Gimme Some Oven


This post may contain affiliate links. Please read my disclosure policy.

I’ve been rereading Anne Perry’s William Monk mysteries. I know they’re not on my reading list, nor are they connected to my bookclub (I’m supposed to be reading Adam Levin’s The Instructions currently), but when life is stressful, I don’t pick up a 1000-page book (Levin) or a Russian novel (Crime & Punishment, from my own list)* — I turn to one of my old favourites. Plus, these Victorian mysteries count as research for a project I’m working on.

Besides creating great characters set in well-detailed historical settings, Perry is good at selecting just the right word at the right time. Her writing isn’t necessarily “high-class” literature, but I often find myself noting a particular word she chose.

Such was the case with this one: nascent. What a word! And so spring-like, too.

nas·cent (adjective)

  • from Latin nascēns present participle of nāscī to be born
  • beginning to exist or develop; coming into existence; emerging.
  • of or relating to the state of a chemical element at the moment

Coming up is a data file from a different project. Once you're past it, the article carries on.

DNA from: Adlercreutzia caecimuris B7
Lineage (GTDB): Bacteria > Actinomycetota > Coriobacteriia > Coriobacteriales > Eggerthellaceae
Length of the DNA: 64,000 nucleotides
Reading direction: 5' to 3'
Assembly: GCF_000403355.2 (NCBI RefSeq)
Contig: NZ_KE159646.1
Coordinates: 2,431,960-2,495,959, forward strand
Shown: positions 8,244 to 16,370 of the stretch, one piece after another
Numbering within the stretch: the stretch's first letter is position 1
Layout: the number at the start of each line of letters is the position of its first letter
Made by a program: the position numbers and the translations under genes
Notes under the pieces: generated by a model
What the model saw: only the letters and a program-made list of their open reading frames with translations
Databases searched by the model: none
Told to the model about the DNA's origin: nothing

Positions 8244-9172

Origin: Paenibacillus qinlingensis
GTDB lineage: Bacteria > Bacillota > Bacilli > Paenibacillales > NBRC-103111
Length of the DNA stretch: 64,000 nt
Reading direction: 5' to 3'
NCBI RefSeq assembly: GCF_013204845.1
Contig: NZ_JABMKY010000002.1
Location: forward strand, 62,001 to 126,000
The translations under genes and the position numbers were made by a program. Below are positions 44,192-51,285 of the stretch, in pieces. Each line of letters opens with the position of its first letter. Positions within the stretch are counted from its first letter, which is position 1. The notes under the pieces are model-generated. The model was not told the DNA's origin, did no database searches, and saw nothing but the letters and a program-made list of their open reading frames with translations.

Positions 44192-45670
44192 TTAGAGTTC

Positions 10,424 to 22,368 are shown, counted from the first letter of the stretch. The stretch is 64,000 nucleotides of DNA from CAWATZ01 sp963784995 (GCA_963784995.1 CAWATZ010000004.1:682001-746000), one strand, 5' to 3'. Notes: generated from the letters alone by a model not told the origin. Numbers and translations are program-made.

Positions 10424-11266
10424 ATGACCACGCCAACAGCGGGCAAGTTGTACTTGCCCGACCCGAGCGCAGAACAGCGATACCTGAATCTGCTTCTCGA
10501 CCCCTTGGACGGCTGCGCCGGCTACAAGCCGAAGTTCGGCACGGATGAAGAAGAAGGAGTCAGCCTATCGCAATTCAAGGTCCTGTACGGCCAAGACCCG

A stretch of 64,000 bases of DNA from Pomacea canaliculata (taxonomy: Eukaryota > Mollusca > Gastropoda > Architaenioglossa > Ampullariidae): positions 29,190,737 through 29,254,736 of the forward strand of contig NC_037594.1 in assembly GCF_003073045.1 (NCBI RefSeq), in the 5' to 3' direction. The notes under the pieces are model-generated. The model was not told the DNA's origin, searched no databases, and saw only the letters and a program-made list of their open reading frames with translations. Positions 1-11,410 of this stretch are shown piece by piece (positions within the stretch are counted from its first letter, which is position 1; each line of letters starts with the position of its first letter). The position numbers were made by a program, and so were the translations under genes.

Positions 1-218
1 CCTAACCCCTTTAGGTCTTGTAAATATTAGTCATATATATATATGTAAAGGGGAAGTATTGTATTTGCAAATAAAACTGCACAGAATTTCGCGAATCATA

it is set free from one of its compounds.
  • synonyms: budding, blossoming, burgeoning, bursting forth,
    fledgling, sprouting


When I was searching for quotes that used nascent, they tended to be about philosophy or art history, as if it were only fit for research writing. I was pleased to finally find one writer who saw its poetic potential —

Dave Eggers, A Heartbreaking Work of Staggering Genius:

We are the bright new stars born of a screaming black hole,
the nascent suns burst from the darkness, from the grasping
void of space that fold and swallows — a darkness that would
devour anyone not as strong as we.

Wow. I’ve heard of Eggers before, but not yet read any of his books. But, for that quote alone, I think I need to remedy that.

Any Dave Egger’s suggestions? Any comments on this book of his?

*I still plan to read my 2013 list and will eventually tackle Levin’s 1000-page book, just not this week. :)

Kindle-editions available here: William Monk mysteries, The InstructionsCrime & Punishment, and A Heartbreaking Work of Staggering Genius.←

» Read previous {word wednesday} posts: Bedeck, Bedizen & Festoon YourselfFillip, anyone?No Name Calling HereSaints & MilksopsDo you funk fluffles? and more…

This post contains affiliate links.
more by bet »

bet mercer

Bet Mercer is a poet-photographer who writes at Gimme Some Reads and Everyday Poetry. She loves quotes, reading her favourite books over again, great conversation, laughter, trees, films, and travelling the world. Follow along with Bet on Twitter, Pinterest, Instagram, Flickr, Etsy and Google+.

Leave a Reply

Your email address will not be published. Required fields are marked *